Global Warming and Human Influence Global warming can be defined as; “An increase in the earth’s atmospheric and oceanic temperatures widely predicted to occur due to an increase in the greenhouse effect resulting especially from pollution” (Merriam-Webster Online Dictionary, 2008). According to University of Phoenix Global Warming (2008), the data accumulated from daily measurements indicate that the Earth’s average surface temperature in 2005 was the third highest since the mid-1800s. Apparently the last two decades of the 20th century were its warmest. Humans have mostly contributed to the cause of global warming.
Burning carbon-containg fossil fuels accounts for most human-made CO2. Land conversion, like when tropical forests are logged or burned, also releases CO2. By 2050 the concentration of atmospheric CO2 may be double what it was in the 1700s (University of Phoenix, 2008, para 4). Gasoline is a perfect example of a product that we purchase that affects global warming. The combustion of the gasoline in your car’s engine releases not only CO2 but also nitrous oxide, which triggers the production of tropospheric oxide. Other industrial processes, land-use conversion, and the use of fertilizers also produce nitrous oxide.
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Global warming occurs because these gases absorb infrared radiation-that is, heat energy-given off by Earth’s surface. This absorption slows the natural flow of heat into space, warming the lower atmosphere. Some of the heat from the lower atmosphere is transferred to the ocean and raises it’s temperatures as well (University of Phoenix, 2008, para. 5-6). There are a many nonliving and living factors that global warming and climate changes contribute to. Scientists suspect a link between climate change and the 1993-1994 hantavirus outbreaks. Hantavirus is a very deadly disease that affects the lungs and is spread by carriers like deer mice.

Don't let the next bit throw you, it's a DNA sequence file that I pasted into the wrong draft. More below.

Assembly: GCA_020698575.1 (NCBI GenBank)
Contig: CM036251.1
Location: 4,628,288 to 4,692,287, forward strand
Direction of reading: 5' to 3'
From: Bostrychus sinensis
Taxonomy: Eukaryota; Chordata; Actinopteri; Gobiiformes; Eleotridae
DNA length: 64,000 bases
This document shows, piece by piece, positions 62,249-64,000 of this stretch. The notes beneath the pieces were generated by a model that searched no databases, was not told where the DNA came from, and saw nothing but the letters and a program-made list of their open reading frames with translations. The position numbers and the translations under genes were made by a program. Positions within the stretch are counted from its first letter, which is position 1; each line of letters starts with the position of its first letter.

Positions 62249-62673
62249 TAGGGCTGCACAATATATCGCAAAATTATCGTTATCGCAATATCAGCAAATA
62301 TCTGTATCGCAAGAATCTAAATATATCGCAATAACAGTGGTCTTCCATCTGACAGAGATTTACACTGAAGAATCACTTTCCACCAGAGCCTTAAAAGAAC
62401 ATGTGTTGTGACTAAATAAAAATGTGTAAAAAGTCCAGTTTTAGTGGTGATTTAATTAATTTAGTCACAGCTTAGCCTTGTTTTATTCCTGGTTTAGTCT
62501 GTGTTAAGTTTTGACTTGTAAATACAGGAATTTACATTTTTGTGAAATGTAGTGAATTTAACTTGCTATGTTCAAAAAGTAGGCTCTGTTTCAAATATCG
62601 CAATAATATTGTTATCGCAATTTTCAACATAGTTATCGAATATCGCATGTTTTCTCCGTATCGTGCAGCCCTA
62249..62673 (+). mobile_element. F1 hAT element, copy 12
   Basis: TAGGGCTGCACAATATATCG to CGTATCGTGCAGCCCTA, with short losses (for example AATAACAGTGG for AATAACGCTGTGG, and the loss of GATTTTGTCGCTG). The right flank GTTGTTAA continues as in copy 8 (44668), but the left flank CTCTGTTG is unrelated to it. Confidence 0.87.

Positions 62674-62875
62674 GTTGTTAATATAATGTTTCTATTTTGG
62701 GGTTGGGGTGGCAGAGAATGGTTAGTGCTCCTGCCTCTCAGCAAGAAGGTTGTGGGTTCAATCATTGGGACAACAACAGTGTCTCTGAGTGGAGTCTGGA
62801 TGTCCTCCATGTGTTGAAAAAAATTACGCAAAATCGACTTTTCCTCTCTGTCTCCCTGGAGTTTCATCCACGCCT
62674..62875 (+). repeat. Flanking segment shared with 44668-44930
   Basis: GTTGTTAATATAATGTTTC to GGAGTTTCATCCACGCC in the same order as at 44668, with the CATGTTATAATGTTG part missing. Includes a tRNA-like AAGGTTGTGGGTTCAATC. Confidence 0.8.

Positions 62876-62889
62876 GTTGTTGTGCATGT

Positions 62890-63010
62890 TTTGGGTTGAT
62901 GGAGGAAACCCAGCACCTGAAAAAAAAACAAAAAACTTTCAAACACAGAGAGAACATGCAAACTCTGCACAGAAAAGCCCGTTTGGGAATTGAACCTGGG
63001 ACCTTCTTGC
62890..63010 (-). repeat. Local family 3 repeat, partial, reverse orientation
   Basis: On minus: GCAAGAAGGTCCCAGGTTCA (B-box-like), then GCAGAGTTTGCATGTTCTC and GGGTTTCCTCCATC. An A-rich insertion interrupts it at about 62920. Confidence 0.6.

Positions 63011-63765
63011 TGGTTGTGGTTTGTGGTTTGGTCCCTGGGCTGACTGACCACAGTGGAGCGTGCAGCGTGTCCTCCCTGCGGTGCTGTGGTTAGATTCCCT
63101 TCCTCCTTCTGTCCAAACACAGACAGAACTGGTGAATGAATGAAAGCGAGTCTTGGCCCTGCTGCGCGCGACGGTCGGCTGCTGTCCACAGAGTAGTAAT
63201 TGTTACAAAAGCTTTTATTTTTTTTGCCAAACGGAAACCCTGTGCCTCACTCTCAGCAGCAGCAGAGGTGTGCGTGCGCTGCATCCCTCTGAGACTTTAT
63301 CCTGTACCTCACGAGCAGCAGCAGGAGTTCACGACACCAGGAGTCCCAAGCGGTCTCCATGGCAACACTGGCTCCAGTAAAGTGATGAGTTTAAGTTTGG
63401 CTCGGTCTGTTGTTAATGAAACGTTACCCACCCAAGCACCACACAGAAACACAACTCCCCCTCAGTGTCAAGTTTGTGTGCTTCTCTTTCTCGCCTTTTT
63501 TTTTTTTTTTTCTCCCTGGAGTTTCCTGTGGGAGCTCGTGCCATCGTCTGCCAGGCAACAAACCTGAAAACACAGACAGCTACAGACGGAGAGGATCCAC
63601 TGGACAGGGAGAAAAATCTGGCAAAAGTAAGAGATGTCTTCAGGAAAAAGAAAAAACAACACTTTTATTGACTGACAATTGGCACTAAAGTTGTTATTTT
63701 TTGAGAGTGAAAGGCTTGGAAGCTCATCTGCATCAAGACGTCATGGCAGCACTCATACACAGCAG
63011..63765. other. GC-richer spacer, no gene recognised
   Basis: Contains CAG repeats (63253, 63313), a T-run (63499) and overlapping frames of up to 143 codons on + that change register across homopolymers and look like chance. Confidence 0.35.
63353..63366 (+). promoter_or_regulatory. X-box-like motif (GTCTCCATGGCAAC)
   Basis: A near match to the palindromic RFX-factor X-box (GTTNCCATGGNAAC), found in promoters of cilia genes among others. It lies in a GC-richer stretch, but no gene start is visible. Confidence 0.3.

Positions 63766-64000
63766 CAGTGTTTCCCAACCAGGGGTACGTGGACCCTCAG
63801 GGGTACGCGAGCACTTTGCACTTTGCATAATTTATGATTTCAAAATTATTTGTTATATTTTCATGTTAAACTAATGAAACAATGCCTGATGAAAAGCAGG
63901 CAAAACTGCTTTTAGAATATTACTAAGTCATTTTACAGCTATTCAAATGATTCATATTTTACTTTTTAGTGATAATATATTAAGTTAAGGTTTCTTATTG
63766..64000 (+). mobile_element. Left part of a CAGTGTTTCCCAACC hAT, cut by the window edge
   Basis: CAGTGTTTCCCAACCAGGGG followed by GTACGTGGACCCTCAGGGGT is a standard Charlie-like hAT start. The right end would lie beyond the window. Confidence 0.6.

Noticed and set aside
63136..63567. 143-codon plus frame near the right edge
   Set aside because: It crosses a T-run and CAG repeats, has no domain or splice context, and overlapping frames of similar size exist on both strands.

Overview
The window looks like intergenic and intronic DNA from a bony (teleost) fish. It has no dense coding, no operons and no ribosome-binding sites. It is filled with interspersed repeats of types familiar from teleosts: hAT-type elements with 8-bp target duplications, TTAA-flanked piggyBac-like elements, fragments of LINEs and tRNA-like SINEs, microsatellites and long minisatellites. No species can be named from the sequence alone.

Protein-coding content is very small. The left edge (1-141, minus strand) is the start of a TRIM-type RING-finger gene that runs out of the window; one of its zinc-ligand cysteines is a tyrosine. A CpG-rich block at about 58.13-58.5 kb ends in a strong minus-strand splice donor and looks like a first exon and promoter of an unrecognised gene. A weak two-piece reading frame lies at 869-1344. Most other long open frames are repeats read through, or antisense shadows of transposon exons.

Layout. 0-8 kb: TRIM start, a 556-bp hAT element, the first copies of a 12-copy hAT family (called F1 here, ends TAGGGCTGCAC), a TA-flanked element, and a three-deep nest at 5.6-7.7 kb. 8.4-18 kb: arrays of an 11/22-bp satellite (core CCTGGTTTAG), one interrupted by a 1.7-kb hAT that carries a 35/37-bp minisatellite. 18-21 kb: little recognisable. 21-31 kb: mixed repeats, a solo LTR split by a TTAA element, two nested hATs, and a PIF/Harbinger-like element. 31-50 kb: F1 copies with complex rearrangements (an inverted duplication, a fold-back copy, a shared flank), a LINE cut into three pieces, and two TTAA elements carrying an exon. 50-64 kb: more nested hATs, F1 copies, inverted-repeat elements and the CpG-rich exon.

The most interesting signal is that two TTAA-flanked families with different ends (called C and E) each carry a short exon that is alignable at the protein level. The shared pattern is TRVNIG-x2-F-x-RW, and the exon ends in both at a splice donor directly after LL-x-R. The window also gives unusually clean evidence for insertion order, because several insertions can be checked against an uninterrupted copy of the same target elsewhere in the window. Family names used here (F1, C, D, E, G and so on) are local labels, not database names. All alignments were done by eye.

People contract the disease by breathing in the virus that has gotten into the air through rodent droppings and urine. Six years of drought followed by heavy spring rains in 1993 produced a burst of plant growth (Environmental Defense Fund, 2008). ” This disease was virtually unknown in the United States before 1993. By February 2006, 416 cases of hantavirus had been found in a number of states as far-flung as Florida and New York” (Environmental Defense Fund, 2008). Apparently, climate change effects how far many diseases spread in other countries too. In the U. S. a warmer climate and the heavy, extended rains it brought likely helped spread the hantavirus. However, in other places, a warmer world is helping expand the ranges of insects that carry diseases like dengue and yellow fever (Environmental Defense Fund, 2008). As for the world it self as a whole, temperature changes may have more effect then we know it today. If temperatures rise by 1? C, sand dunes spread across Nebraska as a major drought hits the Great Plains, Kilimanjaro loses the last of its snow, and tropical coral reefs will be mostly wiped out by hotter oceans. If temperatures rise by 2?